Annal Nayyar bloggs -Public Finance Report Education: too little, too late Too many primary age pupils are still falling behind. Extending the Pupil Premium and other forms of support to younger schoolchildren could make a huge differenceTackling Britain’s long-standing problem of educational unfairness will require a step change in the way we focus on children during their primary school years.

Annal Nayyar bloggs -Public Finance Report Education: too little, too late

Too many primary age pupils are still falling behind. Extending the Pupil Premium and other forms of support to younger schoolchildren could make a huge differenceTackling Britain’s long-standing problem of educational unfairness will require a step change in the way we focus on children during their primary school years.

Much policy and political attention on education tends to concentrate on the big questions about secondary school reform, or otherwise on the pre-school years and early intervention agenda. Critical though these are, new evidence published by Save the Children today, shines a light on the importance of primary school.

In our report, Too Young to Fail, we show that if poor pupils are behind in reading, writing and maths by the age of seven, their prospects in life are already severely prejudiced.  They have less than a one in six chance of going on to get a batch of good GCSEs at 16.

Under the coalition and the previous Labour government  there has been progress.  London has led the way with very impressive improvements in attainment for their poorest pupils both in secondary and primary education.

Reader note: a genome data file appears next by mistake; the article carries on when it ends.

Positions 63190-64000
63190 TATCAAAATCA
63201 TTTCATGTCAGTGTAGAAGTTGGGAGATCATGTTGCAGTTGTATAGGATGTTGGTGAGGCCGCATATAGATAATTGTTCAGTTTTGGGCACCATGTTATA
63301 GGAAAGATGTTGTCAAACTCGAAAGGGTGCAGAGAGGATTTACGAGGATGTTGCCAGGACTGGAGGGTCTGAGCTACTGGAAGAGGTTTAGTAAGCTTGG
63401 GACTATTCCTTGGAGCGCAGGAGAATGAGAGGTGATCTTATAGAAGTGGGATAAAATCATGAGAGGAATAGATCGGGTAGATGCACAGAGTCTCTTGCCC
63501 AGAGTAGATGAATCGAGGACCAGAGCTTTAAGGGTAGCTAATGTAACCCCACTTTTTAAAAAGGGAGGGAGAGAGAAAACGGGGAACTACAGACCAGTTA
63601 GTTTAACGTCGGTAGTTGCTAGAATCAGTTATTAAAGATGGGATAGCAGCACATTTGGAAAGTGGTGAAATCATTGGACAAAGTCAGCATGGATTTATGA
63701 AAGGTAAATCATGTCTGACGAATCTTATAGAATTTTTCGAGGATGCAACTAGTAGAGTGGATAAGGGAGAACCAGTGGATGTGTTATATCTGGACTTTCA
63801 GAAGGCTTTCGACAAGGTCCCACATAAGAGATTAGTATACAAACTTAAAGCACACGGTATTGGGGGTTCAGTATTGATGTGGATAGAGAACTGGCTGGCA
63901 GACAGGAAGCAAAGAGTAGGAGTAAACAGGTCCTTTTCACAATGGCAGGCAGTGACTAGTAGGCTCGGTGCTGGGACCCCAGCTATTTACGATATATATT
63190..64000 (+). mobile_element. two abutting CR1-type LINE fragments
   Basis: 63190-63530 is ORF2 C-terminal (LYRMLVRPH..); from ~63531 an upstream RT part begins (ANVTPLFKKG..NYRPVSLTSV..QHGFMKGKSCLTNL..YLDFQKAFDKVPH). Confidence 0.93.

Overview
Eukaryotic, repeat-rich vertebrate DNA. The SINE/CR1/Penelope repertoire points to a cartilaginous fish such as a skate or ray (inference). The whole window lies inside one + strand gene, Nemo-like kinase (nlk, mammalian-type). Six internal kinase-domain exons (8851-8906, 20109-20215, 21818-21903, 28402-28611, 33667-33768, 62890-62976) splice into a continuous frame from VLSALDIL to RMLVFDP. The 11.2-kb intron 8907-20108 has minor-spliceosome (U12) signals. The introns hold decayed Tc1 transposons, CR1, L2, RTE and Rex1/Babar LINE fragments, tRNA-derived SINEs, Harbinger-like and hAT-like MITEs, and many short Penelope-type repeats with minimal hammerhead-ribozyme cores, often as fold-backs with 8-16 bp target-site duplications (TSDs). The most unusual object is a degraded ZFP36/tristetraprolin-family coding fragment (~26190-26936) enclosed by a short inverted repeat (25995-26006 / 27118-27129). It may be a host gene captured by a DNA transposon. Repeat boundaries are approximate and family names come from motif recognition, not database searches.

But a business as usual approach will not be enough.  In 2013, one quarter of Free School Meal  pupils were still not reaching the ‘expected level’ in the government’s new phonics test.

In the rush to devise policies which boost living standards for all households, the educational injustice still facing our poorest children must not fall down the agenda.

In the 2010 election all parties paraded policies intended to ensure no child was left behind in school – all had versions of what became the Pupil Premium.  In 2015 we need a similarly creative and ambitious debate. In its report, Save the Children suggests one possible policy direction.  We discuss how the Pupil Premium, which has been largely accepted by school leaders as a good reform, could be radically extended. Secondary schools already receive an additional payment for each child who leaves primary school without reaching the current expected level.  An immediate priority, we argue, is for a similar ‘fair chances premium’  for 5-7 year olds. But thinking further ahead there is a case for increasing the primary Pupil Premium from the £1,300 it will reach next year to as much as £3-4,000.  As the government reviews school funding – against the backdrop of wanting to transition to a national funding formula – there is an opportunity to ‘frontload’ more money.

In England, in 2011/12, per-pupil spending in secondary schools was over £5,300.  In contrast in primaries it was almost exactly £4,000. Given all the evidence about solid foundations early in children’s life being so critical, it is hard to see how this is the right balance.

At the same time school budgets already include what the Institute for Fiscal Studies describe as an ‘implicit premium’ – money in their general budget which is not part of the Pupil Premium but is linked to deprivation.  In 2010, this amounted to £2,000 per FSM pupil in primary schools.

Through a mix of ‘frontloading’  funding and making explicit at least a proportion of the implicit premium, a £3-4,000 boost per year for each poor pupil would be possible. This would see £18-24,000 extra allocated for poor pupils across primary school.

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